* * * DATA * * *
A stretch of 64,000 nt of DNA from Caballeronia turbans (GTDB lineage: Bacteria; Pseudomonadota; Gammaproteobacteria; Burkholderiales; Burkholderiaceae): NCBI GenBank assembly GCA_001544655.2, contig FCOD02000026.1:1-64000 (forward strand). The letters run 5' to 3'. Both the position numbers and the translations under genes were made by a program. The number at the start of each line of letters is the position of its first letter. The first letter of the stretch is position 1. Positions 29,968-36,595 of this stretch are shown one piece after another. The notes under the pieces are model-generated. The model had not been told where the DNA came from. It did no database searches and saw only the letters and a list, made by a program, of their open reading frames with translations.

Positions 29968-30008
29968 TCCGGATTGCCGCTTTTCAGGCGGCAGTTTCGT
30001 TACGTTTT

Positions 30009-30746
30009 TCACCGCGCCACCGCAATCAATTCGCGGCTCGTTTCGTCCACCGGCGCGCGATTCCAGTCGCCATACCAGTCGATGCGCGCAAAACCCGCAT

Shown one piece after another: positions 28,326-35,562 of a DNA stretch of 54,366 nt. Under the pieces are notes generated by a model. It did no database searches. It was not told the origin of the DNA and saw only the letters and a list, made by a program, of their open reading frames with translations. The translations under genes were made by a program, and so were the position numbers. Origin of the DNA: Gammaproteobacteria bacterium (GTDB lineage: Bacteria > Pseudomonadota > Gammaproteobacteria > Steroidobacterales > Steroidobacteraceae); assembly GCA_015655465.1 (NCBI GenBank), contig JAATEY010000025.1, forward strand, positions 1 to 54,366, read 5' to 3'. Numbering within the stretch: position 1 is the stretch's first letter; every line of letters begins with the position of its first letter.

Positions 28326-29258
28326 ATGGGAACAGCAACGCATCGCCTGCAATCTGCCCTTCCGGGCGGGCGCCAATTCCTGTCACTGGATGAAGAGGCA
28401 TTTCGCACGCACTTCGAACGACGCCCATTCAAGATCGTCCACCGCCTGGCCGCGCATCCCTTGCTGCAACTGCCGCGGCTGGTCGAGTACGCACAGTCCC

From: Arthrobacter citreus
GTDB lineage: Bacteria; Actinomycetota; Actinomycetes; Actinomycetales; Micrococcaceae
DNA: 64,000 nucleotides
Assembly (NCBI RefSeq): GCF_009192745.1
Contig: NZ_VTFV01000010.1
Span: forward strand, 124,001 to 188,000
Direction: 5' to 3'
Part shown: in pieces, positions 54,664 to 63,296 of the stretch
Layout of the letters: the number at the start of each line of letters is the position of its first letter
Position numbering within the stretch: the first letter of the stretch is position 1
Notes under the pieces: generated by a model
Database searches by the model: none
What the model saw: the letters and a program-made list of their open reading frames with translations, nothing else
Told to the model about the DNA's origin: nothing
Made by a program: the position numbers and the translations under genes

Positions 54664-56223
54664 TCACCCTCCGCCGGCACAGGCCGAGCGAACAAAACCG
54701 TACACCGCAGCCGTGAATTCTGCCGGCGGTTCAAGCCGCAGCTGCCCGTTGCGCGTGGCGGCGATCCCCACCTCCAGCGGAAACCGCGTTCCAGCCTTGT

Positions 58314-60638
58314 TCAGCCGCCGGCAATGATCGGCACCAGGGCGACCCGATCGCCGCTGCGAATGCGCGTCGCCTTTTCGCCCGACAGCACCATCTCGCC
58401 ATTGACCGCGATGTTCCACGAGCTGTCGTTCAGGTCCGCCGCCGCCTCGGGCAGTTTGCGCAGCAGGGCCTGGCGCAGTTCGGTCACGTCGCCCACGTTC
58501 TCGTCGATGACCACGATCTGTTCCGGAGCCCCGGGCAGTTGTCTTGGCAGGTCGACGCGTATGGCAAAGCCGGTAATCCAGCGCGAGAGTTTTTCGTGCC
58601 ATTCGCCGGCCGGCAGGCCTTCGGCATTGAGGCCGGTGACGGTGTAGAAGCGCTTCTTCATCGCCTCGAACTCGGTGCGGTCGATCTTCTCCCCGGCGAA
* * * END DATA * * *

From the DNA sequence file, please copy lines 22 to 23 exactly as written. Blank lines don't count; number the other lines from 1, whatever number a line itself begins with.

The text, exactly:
Database searches by the model: none
What the model saw: the letters and a program-made list of their open reading frames with translations, nothing else